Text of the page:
The annual Leonid Meteor shower has begun and the peak is on Friday night 16th until early Saturday morning 17th. They are called so because the meteors seem to come from the area of constellation Leo. Image credit: wikipedia
Every year about this time the Earth passes through the tail of the Comet Tempel-Tuttle. As we entering the debris field, the tiny grains of dust enter Earth’s atmosphere and burn up, sometimes leaving glowing dust trails.
The Leonids is a prolific meteor shower associated with the comet Tempel-Tuttle. The Leonids get their name from the location of their radiant in the constellation Leo: the meteors appear to radiate from that point in the sky. Their proper Greek name should be Leontids (Λεοντίδαι, Leontídai), but the word was initially constructed as a Greek/Latin hybrid and it is being used since. They peak in November.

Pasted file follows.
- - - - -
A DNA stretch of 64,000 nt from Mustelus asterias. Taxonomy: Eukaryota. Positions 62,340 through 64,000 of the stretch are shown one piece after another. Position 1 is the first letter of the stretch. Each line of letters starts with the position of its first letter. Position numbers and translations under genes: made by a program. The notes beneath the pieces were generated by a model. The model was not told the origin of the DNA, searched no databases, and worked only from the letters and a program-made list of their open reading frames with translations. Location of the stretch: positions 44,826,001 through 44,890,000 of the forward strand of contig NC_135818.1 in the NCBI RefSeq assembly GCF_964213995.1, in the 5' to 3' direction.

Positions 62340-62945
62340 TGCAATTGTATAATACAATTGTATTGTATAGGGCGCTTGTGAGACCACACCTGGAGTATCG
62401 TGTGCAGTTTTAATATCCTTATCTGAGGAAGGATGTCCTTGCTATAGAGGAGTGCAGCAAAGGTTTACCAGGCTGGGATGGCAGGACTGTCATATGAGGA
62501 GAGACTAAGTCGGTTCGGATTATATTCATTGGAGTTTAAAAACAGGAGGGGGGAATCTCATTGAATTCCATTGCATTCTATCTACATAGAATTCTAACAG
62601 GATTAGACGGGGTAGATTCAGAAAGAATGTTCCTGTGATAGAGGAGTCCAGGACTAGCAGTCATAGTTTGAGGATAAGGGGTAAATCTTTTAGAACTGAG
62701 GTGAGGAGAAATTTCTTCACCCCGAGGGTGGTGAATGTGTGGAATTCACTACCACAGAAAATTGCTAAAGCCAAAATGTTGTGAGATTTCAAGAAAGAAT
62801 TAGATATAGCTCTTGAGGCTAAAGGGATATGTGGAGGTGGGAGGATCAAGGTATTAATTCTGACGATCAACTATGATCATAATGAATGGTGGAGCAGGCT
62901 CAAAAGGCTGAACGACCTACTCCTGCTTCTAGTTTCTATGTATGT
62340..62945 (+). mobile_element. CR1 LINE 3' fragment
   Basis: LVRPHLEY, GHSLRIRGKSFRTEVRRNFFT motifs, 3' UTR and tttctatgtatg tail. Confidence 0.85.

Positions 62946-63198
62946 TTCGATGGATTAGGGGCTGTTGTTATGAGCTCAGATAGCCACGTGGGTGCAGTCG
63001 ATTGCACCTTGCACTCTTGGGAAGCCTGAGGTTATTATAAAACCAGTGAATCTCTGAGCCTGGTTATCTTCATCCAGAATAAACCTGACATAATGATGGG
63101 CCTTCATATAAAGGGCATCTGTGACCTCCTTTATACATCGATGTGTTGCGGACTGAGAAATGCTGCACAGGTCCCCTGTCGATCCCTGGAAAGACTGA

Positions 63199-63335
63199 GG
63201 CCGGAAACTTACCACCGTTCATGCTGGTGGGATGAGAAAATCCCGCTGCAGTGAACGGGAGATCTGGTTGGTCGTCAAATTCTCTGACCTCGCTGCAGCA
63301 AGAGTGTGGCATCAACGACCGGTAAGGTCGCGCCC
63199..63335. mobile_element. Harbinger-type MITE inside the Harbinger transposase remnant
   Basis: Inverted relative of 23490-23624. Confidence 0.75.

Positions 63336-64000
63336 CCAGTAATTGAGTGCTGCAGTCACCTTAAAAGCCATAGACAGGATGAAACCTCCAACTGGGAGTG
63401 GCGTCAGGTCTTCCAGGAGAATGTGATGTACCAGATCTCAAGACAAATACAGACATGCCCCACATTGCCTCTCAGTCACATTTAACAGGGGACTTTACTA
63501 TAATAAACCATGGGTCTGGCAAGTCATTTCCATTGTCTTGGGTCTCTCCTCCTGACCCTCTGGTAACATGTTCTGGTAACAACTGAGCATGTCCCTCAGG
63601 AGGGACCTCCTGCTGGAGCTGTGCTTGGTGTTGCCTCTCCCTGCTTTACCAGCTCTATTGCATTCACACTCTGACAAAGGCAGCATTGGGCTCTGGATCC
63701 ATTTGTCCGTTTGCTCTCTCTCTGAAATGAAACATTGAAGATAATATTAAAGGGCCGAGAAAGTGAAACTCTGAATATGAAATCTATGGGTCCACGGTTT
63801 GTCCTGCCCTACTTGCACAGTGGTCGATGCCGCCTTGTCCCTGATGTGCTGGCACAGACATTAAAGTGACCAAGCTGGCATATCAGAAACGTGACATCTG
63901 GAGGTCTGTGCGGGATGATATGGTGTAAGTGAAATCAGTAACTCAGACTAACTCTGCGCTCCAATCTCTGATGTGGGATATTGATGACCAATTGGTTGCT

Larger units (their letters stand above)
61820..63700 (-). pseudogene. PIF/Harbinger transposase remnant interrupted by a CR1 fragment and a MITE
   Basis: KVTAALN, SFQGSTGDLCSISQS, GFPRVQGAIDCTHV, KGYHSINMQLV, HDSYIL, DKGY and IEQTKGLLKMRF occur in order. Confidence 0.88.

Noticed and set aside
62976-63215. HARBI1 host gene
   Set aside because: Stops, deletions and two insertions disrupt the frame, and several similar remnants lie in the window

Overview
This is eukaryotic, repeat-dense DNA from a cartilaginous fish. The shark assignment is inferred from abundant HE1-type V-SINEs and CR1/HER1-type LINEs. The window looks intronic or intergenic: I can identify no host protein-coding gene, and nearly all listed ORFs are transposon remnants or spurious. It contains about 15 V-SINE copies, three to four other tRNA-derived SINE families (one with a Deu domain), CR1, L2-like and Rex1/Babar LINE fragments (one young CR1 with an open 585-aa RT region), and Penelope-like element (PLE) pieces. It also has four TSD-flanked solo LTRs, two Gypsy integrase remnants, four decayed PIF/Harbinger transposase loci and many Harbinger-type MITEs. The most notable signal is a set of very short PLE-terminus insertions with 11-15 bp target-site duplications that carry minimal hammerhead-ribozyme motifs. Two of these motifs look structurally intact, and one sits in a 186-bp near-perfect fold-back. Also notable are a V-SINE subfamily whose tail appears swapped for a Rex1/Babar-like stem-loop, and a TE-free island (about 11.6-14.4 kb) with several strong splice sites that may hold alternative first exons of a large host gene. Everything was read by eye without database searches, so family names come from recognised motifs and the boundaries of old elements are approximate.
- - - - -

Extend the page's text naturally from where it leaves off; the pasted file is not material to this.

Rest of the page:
Earth moves through the meteoroid stream of particles left from the passages of a comet. The stream comprises solid particles, known as meteoroids, ejected by the comet as its frozen gases evaporate under the heat of the Sun when it is close enough – typically closer than Jupiter’s orbit. The Leonids are a fast moving stream which come close to or cross the path of the Earth and impact the Earth at 72 km/s. Leonids in particular are well known for having bright meteors or fireballs which may be 9 mm across and have 85 g of mass and punch into the atmosphere with the kinetic energy of a car hitting at 60 mph. An annual Leonid shower may deposit 12 or 13 tons of particles across the entire planet.